Academic journal article Adult Learning

Universal Design for Learning: Guidelines for Accessible Online Instruction

Academic journal article Adult Learning

Universal Design for Learning: Guidelines for Accessible Online Instruction

Article excerpt

Abstract: Universal Design for Learning (UDL) is a framework for the teaching-learning transaction that conceptualizes knowledge through learner-centered foci emphasizing accessibility, collaboration, and community. Given the importance of access to achieving social justice, UDL is a promising approach to meeting all learners' needs more effectively. In this article, the history and philosophy of UDL are discussed and elaborated, followed by an explanation of how the principles of UDL were used to improve an existing online course offering for adult learners.

Keywords: UDL, accessibility, online learning, epistemology, adult learners

Introduction

The use of Universal Design for Learning (UDL) is effective in enhancing a learner's ability to acquire, generate, and use new knowledge. Its coincidence with technological developments and advances has afforded the opportunity for greater inclusivity. Despite the possibilities presented by online education and new technologies, students with disabilities, language barriers, and low socioeconomic status are often less successful in school than students from the dominant culture (Aronson, 2008; Gregg, 2007; Kanno & Kangas, 2014), in part because one-size-fits-all education does not work. Merely applying technology tools is not enough; educators in all sectors--from higher education to community-based education, from formal settings to nonformal settings--need to change their ways of thinking. By following the well-established, but seldom utilized, principles of UDL, adult educators are able to reimagine the ways learning occurs and is assessed in the online classroom. More than simple indicators of best practices or lists of possible accommodations, UDL offers an epistemological shift that facilitates design for all learners within a holistic framework. The application of this epistemological shift helps address significant practical and justice concerns.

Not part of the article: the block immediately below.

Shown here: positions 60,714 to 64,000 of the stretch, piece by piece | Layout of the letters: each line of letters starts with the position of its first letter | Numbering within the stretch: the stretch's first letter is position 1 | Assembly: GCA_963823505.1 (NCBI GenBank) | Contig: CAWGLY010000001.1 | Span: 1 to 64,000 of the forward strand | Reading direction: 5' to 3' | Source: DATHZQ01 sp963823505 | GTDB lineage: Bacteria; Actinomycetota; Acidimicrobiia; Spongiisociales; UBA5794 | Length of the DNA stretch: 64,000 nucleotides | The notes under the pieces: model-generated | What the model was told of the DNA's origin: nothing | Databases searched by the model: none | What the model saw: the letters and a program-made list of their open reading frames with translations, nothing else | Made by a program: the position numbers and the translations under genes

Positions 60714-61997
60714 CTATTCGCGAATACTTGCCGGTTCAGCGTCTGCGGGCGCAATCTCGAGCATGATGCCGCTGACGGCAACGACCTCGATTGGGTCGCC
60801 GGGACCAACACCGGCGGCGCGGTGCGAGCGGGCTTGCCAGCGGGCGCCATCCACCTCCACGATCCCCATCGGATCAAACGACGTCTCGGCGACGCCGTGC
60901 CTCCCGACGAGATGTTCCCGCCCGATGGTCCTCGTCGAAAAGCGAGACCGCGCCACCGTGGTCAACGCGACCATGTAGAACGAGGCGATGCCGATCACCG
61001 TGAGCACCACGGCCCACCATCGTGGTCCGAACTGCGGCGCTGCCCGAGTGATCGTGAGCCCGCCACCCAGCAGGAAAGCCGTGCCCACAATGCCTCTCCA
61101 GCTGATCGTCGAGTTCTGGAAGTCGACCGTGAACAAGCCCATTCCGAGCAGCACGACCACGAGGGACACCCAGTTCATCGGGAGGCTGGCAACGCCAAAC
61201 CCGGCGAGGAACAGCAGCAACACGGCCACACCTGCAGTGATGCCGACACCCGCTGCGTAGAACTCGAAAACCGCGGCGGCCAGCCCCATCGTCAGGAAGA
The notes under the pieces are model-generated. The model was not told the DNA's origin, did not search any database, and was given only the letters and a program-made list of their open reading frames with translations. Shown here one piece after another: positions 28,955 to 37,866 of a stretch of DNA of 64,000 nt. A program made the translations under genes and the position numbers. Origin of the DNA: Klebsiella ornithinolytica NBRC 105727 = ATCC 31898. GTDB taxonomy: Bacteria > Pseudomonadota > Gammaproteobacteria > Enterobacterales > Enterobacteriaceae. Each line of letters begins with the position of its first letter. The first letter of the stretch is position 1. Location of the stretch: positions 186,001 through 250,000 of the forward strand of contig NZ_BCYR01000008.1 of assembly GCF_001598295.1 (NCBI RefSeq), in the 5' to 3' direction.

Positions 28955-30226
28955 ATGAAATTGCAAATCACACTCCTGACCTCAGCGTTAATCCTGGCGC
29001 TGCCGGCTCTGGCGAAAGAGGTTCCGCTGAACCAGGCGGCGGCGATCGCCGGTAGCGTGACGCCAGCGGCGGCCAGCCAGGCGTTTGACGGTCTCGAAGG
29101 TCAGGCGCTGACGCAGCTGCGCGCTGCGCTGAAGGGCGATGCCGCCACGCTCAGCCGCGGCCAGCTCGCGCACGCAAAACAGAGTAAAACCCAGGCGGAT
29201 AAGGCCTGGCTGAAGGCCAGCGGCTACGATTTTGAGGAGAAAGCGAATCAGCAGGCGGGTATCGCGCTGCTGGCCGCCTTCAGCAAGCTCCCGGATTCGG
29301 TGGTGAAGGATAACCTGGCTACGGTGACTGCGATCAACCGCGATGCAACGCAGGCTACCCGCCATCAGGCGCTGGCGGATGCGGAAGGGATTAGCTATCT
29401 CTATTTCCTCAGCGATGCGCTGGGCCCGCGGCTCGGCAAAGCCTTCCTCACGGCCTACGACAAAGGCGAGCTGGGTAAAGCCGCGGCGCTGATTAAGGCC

David Rose, Anne Meyer, and colleagues at the Center for Applied Special Technology (CAST) are credited with originating the term UDL. It applies Ronald Mace's universal designs in architecture to teaching and learning. UDL has been used with "students with atypical backgrounds in the dominant language, cognitive strategies, culture, or history of the average classroom who, therefore, face barriers in accessing information when presented in a manner that assumes a common background among all students" (Rose, Harbour, Johnston, Daley, & Abarbanell, 2006, p. 3). A useful metaphor for UDL, offered by Edyburn (2010), is the fairy tale of Goldilocks; educators should offer students the chance to "try multiple options to determine which option is 'just right' for ensuring their performance is acceptable to meet high standards" (p. 39). With UDL, there is a focus on learning relevance, value, and authenticity in terms of learners' needs and desires through the inclusion of real-life tasks and an understanding of the importance of flexibility. By shifting to a learner-centered education and emphasizing collaboration and community, students become motivated to meet high expectations (CAST, 2015). Returning to the Goldilocks metaphor, designing courses with the intention of helping each student find the approach to acquiring, generating, and using new knowledge that is just right for him or her represents a different set of priorities than is traditionally the case. It is a different way of framing the teaching-learning transaction.

The need for this kind of epistemological and priority shift is increasingly evident. Distance and postsecondary education instructors face increasingly diverse students with disabilities, language and cultural barriers, and significant skill deficiencies (Bates, 2005). In spite of this demographic diversity, the type of education delivered has not significantly changed (Baggaley, 2008; Lee, 2017). Individual accommodations are often applied, but the structure and culture of higher education, and the nature of what constitutes knowledge, its acquisition, and its expression in practice, have not responded. …

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